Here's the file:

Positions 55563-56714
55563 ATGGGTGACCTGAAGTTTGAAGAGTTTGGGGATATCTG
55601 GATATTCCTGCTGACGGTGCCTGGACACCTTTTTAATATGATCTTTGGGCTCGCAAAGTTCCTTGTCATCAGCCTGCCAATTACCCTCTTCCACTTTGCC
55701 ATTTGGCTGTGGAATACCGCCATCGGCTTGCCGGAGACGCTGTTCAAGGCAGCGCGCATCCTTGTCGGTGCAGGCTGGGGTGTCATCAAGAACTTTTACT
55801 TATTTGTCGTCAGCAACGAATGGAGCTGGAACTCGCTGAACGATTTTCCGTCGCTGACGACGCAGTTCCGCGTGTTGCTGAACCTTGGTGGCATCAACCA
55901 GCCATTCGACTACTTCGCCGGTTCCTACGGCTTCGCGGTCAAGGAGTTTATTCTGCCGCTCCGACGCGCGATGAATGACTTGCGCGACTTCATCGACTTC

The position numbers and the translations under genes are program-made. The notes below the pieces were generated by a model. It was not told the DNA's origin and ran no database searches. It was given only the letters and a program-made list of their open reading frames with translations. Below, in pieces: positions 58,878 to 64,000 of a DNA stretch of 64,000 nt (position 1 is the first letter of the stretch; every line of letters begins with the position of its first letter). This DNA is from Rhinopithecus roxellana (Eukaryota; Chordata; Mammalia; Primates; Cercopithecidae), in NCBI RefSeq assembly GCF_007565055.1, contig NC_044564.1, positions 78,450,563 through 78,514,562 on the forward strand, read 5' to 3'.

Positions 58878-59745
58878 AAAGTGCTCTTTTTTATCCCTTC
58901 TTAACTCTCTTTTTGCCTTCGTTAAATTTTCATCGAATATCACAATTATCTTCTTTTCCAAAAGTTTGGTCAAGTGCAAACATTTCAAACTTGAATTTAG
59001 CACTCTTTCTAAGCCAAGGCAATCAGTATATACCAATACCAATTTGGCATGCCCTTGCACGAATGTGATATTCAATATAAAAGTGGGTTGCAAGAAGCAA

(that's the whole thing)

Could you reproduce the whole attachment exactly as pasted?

Positions 55563-56714
55563 ATGGGTGACCTGAAGTTTGAAGAGTTTGGGGATATCTG
55601 GATATTCCTGCTGACGGTGCCTGGACACCTTTTTAATATGATCTTTGGGCTCGCAAAGTTCCTTGTCATCAGCCTGCCAATTACCCTCTTCCACTTTGCC
55701 ATTTGGCTGTGGAATACCGCCATCGGCTTGCCGGAGACGCTGTTCAAGGCAGCGCGCATCCTTGTCGGTGCAGGCTGGGGTGTCATCAAGAACTTTTACT
55801 TATTTGTCGTCAGCAACGAATGGAGCTGGAACTCGCTGAACGATTTTCCGTCGCTGACGACGCAGTTCCGCGTGTTGCTGAACCTTGGTGGCATCAACCA
55901 GCCATTCGACTACTTCGCCGGTTCCTACGGCTTCGCGGTCAAGGAGTTTATTCTGCCGCTCCGACGCGCGATGAATGACTTGCGCGACTTCATCGACTTC

The position numbers and the translations under genes are program-made. The notes below the pieces were generated by a model. It was not told the DNA's origin and ran no database searches. It was given only the letters and a program-made list of their open reading frames with translations. Below, in pieces: positions 58,878 to 64,000 of a DNA stretch of 64,000 nt (position 1 is the first letter of the stretch; every line of letters begins with the position of its first letter). This DNA is from Rhinopithecus roxellana (Eukaryota; Chordata; Mammalia; Primates; Cercopithecidae), in NCBI RefSeq assembly GCF_007565055.1, contig NC_044564.1, positions 78,450,563 through 78,514,562 on the forward strand, read 5' to 3'.

Positions 58878-59745
58878 AAAGTGCTCTTTTTTATCCCTTC
58901 TTAACTCTCTTTTTGCCTTCGTTAAATTTTCATCGAATATCACAATTATCTTCTTTTCCAAAAGTTTGGTCAAGTGCAAACATTTCAAACTTGAATTTAG
59001 CACTCTTTCTAAGCCAAGGCAATCAGTATATACCAATACCAATTTGGCATGCCCTTGCACGAATGTGATATTCAATATAAAAGTGGGTTGCAAGAAGCAA